Friday, July 13, 2018

A Window Above: The Final Cut

Song: "The Final Cut"
Writer: Roger Waters
Original Release: March 21, 1983
Band: Pink Floyd
Album: The Final Cut

After fully immersing myself in the Beatles for a year or so in my early teens, I was ready to explore beyond.  Pink Floyd was the next band I pursued with any depth.  While the heart of the group's opus is contained on three masterful albums - The Dark Side of the Moon, Wish You Were Here and The Wall - there are plenty of treasures to be found beyond those.  

One late album drew my early attention: The Final Cut, especially the title track.  Whereas far too many of Roger Waters's lyrics are devoted to former band member Syd Barrett's descent into schizophrenia, The Final Cut is instead dedicated to Waters's father.  Waters felt the ideals of his father and the rest of the War Generation were betrayed when Britain entered the Falklands War.  The album's material is the usual Pink Floyd dark but unusually political.  The title track, however, is deeply personal.


Here's the funny thing: until I started putting this post together, I'm not sure I'd actually listened to the song or the album in at least 25 years.  I owned it on vinyl back in the day and never upgraded to CD.  As closely as I connected with it in my adolescence, it's not exactly cheery stuff.

I didn't know a lot about love at that age but I knew enough to understand the fear of betrayal.  "The Final Cut" goes beyond the typical petty jealousy one finds in every fifth song.  Even now, I would say I am a fairly guarded man and easily relate to a reluctance to be vulnerable with people.  Over time, if you're lucky, you surround yourself with people you trust but I didn't really have much of that at 14.  Rather, I did but not in the places I was looking for it.  The line about selling "your story to Rolling Stone" is an honest appraisal of the pitfalls of love for a famous man, which Waters certainly was by 1983.

Wednesday, July 11, 2018

On the Coffee Table: Kafka on the Shore

Title: Kafka on the Shore
Author: Haruki Murakami
Kafka on the Shore is really two stories intertwined.  In the first, teenage Kafka Tamura runs away from home in Tokyo to escape a difficult relationship with his father and find his long-lost mother and sister.  In the second, the aging Nakata follows a calling of his own which he doesn't even understand.  Both paths lead to Takamatsu on the island of Shikoku, a city I have visited myself.  Unfortunately my most prominent memory of the trip was getting brutally ill.  Kafka's story is a mix of Sophocles and John Irving with a touch of surrealism.  Nakata's is that of Buddhist pilgrimage. 

A library plays a prominent role in the novel, particularly Kafka's thread.  Libraries have become a big thing in our family, too.  Our daughter (14) went on a job shadow at a local college library.  Historically, she has been shy about expressing dreams for her own future but walking into that big building entirely devoted to books was definitely a wide-eyed, cathedral moment for her.  We just got back from a family trip to Europe and libraries were a major theme, along with oysters and ice cream.  We visited four in total: the British Library and the Wellcome Collection in London; the National Library of Scotland and the Scottish Poetry Library in Edinbrugh.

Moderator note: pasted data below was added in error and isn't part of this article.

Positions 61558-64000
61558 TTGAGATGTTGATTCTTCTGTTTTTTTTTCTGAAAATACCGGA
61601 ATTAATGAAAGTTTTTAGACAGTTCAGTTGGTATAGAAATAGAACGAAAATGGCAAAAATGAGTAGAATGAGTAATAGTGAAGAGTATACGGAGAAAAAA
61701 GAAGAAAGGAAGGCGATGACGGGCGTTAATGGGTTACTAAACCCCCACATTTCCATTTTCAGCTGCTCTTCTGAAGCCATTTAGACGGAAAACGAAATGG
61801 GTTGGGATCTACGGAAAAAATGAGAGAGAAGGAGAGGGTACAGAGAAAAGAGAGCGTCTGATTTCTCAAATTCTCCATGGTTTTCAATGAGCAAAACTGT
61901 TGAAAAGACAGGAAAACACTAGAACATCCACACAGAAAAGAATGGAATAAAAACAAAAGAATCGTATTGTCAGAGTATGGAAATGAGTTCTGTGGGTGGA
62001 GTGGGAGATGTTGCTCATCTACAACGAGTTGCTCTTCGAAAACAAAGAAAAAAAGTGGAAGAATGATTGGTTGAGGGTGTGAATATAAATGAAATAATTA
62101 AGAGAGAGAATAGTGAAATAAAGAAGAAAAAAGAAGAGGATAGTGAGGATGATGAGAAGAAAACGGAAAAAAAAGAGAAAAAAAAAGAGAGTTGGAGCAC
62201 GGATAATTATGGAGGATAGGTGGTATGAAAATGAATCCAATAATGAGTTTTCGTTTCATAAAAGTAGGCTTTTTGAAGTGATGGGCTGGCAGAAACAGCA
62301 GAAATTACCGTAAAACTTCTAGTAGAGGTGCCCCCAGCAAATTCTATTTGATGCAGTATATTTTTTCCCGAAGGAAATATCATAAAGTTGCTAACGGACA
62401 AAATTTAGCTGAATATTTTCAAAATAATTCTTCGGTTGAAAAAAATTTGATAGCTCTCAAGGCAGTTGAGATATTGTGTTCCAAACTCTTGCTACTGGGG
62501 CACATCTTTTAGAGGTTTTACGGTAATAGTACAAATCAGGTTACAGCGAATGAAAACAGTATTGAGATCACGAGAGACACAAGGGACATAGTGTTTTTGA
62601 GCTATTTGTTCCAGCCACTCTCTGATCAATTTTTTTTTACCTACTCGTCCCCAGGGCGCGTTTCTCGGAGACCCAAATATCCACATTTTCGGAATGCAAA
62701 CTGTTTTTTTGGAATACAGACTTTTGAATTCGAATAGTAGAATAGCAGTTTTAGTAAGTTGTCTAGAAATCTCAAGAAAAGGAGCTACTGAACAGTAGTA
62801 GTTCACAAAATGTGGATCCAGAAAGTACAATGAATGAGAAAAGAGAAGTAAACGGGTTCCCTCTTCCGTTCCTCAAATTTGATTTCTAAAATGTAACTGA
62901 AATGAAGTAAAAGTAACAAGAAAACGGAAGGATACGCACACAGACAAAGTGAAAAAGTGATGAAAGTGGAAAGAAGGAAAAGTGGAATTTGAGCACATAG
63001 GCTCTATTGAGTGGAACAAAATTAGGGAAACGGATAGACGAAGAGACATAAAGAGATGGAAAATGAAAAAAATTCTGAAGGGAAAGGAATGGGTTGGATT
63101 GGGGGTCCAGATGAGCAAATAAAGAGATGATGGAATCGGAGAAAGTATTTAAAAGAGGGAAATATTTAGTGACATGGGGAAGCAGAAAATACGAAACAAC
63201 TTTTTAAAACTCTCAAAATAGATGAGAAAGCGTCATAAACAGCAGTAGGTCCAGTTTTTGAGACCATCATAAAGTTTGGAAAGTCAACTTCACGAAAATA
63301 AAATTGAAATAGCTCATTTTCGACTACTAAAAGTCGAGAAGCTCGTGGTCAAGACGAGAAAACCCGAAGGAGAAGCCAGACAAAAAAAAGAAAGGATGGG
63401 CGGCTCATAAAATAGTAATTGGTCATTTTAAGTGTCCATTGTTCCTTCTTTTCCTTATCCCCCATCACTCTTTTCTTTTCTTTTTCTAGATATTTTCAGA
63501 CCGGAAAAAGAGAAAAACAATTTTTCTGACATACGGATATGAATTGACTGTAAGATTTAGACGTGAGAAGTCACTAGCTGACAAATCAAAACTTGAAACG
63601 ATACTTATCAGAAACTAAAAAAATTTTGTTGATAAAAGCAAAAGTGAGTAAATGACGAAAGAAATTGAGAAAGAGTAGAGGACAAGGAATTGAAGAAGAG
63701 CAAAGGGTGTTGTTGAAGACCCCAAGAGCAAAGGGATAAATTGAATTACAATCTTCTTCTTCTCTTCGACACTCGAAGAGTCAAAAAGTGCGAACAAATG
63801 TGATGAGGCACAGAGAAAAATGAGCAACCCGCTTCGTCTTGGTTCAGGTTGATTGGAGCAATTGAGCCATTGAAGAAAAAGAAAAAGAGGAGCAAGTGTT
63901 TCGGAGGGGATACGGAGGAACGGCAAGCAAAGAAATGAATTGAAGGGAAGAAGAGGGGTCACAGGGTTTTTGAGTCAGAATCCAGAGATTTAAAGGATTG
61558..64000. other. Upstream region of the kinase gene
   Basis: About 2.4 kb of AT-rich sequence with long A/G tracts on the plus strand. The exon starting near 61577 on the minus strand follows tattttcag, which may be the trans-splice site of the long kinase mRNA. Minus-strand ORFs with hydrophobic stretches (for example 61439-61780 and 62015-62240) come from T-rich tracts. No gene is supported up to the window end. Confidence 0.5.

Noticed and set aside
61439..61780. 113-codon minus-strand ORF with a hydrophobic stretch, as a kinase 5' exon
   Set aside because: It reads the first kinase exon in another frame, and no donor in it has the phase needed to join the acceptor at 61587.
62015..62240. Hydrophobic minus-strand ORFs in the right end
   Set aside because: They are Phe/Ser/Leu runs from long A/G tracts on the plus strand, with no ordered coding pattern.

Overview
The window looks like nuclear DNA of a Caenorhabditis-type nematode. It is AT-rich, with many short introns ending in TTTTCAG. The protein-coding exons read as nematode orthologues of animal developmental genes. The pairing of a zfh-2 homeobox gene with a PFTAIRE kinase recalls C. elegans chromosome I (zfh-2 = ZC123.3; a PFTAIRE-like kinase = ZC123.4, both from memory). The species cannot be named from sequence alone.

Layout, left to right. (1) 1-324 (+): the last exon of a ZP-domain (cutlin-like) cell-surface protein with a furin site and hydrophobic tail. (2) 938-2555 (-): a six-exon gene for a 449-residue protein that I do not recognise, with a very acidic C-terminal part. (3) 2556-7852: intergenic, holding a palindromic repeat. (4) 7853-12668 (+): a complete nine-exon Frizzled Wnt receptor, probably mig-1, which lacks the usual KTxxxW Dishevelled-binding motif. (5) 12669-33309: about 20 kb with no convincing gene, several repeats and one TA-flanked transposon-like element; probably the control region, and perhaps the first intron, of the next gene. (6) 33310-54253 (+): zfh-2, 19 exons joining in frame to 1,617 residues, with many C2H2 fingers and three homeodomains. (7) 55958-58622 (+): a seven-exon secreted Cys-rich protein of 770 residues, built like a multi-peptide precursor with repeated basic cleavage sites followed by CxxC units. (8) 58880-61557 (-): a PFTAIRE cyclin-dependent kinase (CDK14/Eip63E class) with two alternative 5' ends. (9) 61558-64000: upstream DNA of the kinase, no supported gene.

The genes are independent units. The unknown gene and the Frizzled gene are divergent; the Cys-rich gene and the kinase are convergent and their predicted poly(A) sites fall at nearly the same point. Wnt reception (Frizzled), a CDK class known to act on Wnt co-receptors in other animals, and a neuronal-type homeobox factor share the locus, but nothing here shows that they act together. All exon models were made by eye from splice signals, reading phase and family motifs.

Music is important to the book, too.  Nakata's disciple Hoshino, a truck driver by profession, has an unexpected love affair with Beethoven's Archduke Trio.  Kafka listens to loads of different music over the course of his story but Schubert's Sonata in D Minor gets the deepest discussion.

Definitely a fun read and my favorite Murakami so far.  The story is weird but not over the top - just enough to draw you away from realism from time to time.  Not as much eye-popping prose as in Hard-Boiled Wonderland and the End of the World (reflection here) but I found Kafka more captivating.

Tuesday, July 10, 2018

Squid Mixes: Americano

My Americano recipe came from The New York Bartender's Guide: sweet vermouth, Campari and sparkling water with a lemon peel garnish.  It's sort of like a Negroni with bubbles, though sweeter without the gin.  The bitter/sweet balance is quite pleasant, in fact.

The drink was created by Gaspare Campari in the 1860s.  In Italy, it was originally known as a Milano-Torino as it combined Campari from Milan and vermouth from Turin.  The Americano name was an homage to the boxer Primo Carnera, the first Italian heavyweight champion in the United States.  The Americano, not the vodka martini, is also the first drink ordered by James Bond in the first of Ian Fleming's original novels, Casino Royale.

Friday, July 6, 2018

A Window Above: Sister Christian

Song: "Sister Christian"
Writer: Kelly Keagy
Original Release: October 1983
Band: Night Ranger
Album: Midnight Madness

Our daughter is pretty good at navigating the frequently divergent tastes of her parents.  There are interests she shares with Mom but not me: costume dramas, stinky cheese, mushrooms.  There are interests she shares with me but not Mom: Star Wars, superheroes, power ballads.  She was especially shocked when she found out her mother doesn't care for the song "Sister Christian."

"It's okay," I reassured her.  "Not everyone likes awesome things."  And so, a family running gag was born.

"Sister Christian" was by far the biggest hit for Night Ranger, a hard rock band based in San Francisco.  Lead singer and drummer Keagy wrote the song about his younger, teenaged sister, distressed about how quickly she was growing up.  The song title is the result of a mondegreen.  Keagy's sister was actually named Christy but guitarist Jack Blades heard it as "Christian" which stuck.